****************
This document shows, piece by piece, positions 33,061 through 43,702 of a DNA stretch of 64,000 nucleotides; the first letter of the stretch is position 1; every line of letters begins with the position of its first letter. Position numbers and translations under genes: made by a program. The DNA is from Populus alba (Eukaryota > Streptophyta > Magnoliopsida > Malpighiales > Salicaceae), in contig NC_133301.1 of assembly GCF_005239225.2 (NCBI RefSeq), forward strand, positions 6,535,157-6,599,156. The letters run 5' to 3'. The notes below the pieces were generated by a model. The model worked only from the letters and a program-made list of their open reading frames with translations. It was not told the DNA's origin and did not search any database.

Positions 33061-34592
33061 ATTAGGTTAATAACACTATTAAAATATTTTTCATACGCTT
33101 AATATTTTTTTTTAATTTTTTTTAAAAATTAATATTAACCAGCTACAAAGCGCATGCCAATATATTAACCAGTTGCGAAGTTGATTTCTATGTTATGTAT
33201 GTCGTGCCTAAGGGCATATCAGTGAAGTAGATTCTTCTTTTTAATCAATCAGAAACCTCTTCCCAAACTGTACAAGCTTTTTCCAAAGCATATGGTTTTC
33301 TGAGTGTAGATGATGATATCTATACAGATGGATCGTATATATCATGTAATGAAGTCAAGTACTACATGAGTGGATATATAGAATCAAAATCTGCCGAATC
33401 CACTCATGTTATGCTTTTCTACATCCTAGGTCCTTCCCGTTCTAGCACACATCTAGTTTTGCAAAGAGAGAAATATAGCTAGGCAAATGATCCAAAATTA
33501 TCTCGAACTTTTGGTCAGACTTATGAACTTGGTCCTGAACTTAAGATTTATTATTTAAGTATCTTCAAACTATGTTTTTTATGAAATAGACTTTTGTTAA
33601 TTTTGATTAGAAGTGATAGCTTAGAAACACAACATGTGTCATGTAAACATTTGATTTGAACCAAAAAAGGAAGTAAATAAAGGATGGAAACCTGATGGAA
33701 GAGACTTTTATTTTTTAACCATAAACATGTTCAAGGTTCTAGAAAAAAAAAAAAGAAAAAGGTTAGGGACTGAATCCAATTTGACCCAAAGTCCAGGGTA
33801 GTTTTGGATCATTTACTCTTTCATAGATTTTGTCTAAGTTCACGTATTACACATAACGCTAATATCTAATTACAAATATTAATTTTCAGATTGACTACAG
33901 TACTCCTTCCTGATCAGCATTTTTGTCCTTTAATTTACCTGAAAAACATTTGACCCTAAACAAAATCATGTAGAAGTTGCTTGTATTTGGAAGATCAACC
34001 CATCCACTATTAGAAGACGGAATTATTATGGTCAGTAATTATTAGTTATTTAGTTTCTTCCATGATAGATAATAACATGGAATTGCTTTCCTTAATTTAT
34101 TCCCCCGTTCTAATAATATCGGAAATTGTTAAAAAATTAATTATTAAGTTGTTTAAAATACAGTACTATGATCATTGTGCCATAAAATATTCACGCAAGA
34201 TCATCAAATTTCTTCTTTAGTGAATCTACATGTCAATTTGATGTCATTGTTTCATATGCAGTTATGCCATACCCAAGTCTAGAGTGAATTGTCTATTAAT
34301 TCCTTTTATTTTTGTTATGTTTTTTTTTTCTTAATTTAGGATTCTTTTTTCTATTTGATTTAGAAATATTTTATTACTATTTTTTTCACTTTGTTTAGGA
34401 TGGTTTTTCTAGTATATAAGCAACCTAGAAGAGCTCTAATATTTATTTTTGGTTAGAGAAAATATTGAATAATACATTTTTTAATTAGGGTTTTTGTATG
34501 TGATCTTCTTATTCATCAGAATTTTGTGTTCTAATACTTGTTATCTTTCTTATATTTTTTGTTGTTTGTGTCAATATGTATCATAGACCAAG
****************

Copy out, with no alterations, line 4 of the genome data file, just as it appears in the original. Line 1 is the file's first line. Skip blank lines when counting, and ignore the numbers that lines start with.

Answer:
33101 AATATTTTTTTTTAATTTTTTTTAAAAATTAATATTAACCAGCTACAAAGCGCATGCCAATATATTAACCAGTTGCGAAGTTGATTTCTATGTTATGTAT